Engish Language Discourse in Action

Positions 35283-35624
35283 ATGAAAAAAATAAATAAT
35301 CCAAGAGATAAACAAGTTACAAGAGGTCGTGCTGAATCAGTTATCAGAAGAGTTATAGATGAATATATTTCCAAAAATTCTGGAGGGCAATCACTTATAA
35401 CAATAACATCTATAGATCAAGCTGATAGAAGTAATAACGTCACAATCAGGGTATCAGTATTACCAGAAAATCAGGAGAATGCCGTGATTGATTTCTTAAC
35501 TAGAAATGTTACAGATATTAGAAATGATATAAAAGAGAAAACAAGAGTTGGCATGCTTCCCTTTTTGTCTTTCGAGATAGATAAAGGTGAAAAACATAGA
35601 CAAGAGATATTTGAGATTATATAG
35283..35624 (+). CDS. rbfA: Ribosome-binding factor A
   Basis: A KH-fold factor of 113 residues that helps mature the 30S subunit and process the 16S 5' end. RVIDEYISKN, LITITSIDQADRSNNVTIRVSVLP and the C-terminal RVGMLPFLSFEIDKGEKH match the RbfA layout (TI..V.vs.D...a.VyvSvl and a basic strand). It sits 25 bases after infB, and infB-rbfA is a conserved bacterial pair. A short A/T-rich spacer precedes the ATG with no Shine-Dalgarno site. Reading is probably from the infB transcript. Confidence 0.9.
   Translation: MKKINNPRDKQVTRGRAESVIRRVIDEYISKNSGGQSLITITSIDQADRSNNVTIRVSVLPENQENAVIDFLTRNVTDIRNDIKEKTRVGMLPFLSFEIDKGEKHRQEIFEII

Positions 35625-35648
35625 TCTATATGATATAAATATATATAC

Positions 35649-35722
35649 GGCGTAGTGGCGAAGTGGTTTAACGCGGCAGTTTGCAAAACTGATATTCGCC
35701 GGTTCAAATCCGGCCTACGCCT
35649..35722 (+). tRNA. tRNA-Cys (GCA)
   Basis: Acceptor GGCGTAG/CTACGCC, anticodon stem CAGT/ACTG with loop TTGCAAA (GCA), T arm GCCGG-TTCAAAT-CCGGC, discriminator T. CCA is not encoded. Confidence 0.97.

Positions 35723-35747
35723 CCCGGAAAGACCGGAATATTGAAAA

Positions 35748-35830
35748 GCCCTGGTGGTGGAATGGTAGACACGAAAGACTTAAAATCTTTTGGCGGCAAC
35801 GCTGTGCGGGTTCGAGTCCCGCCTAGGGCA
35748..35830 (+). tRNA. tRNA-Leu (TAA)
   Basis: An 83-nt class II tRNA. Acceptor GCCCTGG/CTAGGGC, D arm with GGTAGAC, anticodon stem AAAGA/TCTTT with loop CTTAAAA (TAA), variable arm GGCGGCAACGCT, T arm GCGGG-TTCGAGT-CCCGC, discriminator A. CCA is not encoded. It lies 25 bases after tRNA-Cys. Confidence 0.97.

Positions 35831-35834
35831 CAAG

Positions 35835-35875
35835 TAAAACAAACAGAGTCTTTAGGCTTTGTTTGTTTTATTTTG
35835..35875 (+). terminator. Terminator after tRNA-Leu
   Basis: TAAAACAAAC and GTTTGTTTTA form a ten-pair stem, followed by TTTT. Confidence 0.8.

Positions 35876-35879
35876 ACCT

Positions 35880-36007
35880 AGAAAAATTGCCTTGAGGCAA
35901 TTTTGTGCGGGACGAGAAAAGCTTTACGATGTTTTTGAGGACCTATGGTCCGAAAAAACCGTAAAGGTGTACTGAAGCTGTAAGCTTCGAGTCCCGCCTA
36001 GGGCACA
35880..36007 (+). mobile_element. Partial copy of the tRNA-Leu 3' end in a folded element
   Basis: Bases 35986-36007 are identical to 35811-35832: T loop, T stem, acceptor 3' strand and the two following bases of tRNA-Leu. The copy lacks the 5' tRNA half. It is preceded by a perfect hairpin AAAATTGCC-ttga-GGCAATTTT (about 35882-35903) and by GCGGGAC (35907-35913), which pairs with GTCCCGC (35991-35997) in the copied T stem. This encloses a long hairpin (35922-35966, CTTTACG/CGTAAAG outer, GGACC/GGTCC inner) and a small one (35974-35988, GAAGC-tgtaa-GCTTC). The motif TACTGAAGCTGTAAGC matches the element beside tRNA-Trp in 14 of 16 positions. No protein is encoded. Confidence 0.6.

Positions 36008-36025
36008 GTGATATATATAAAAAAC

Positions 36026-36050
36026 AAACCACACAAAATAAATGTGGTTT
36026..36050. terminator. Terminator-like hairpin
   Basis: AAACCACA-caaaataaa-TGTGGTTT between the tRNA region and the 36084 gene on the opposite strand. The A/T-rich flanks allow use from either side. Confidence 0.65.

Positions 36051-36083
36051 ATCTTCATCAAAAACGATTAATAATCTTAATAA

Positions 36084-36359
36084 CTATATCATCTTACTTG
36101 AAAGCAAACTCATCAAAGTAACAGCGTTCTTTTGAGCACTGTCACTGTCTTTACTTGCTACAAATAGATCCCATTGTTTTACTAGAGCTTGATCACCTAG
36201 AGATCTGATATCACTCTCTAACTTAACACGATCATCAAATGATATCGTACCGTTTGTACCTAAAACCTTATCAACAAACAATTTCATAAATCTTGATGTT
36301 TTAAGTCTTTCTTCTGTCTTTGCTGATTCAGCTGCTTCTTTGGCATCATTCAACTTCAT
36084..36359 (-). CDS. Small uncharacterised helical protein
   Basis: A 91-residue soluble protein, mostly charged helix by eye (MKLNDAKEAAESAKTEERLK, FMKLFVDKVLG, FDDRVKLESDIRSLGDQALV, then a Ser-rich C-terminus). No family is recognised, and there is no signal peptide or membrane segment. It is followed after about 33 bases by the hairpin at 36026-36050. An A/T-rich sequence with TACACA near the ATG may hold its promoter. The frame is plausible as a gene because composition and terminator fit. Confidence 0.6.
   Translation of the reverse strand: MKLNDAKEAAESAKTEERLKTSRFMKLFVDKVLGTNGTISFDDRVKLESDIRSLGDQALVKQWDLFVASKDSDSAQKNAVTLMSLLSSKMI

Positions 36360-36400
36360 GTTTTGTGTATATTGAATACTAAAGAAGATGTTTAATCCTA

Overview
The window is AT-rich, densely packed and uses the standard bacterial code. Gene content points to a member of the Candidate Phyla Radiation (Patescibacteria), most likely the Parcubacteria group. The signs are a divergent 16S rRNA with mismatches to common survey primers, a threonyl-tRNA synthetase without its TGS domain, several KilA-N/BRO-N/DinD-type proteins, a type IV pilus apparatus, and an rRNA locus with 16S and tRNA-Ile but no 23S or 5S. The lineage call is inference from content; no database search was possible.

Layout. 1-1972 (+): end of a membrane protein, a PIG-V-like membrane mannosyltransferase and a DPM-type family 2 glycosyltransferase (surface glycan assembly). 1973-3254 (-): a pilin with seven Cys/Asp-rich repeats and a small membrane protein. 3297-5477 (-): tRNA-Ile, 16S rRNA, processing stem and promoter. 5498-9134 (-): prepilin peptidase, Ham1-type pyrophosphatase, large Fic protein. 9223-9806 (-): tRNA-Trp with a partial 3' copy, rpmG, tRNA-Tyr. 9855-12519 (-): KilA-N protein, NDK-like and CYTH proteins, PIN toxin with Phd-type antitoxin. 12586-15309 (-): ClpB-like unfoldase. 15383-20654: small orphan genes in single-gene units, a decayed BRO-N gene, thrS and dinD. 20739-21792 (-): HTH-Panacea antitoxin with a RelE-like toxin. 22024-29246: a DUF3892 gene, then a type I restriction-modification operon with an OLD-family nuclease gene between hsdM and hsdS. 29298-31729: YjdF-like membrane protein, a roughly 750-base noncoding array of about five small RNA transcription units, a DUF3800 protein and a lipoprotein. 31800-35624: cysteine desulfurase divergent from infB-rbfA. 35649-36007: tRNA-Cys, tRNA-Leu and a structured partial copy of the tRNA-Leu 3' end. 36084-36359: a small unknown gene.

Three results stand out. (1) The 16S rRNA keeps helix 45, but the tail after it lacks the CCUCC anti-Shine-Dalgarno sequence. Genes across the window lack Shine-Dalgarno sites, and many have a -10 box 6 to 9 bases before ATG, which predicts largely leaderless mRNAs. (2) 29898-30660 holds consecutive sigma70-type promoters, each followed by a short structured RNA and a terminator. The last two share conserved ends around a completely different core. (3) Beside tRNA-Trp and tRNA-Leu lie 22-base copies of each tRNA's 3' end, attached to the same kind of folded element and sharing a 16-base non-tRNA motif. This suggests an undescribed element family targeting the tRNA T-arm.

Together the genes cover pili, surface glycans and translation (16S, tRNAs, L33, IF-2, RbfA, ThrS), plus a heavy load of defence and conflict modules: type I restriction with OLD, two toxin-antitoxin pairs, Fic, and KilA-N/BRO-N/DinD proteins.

Us (Text C) which use simple imperative forms of the verb join. There can be no ambiguity in the urge to follow this instruction, but Text C supplements the bare command with the use of the inclusive pronoun us, and the supplementary heading Get involved. The difference here is one of emphasis, whereby Text L stresses the recognition factor of its party name Labour and Text C stresses the element of belonging to a group. The connotations are political for Text L and personal for Text C, which indeed reflects the philosophy of collective and historic activism on the left, and individualism on the right.The most obvious linguistic difference between the two texts is the register of the preliminary introduction . Text L has an informal style, starting with an open question Do you feel the same way we do about the kind of Britain you want to live in? The question addresses the reader directly and suggests implicitly that a yes response is required. The next paragraph consists of three phrases separated by semi-colons and arranged as if they were a sentence unit. There is no main verb in this unit, however, and so it does not qualify as a proper sentence. This style is reminiscent of spoken language, where less attention is paid to the rules of formal grammar. The intention here is no doubt to make the process of joining the Labour party appear to be a casual, everyday event, which does not require any deep thought or special preparation. These three follow-up phrases make use of the rhetorical device of repetition, in a sequence: A Britain where there is…. where education is…and where you and your family… (Text L) This usage is reminiscent of the speech-making techniques of former Labour Leader Tony Blair, whose personal style, no doubt heavily influenced by professional script writers, included many such non-grammatical phrasesThe informality of Text L continues with a further command, expanding the title of the

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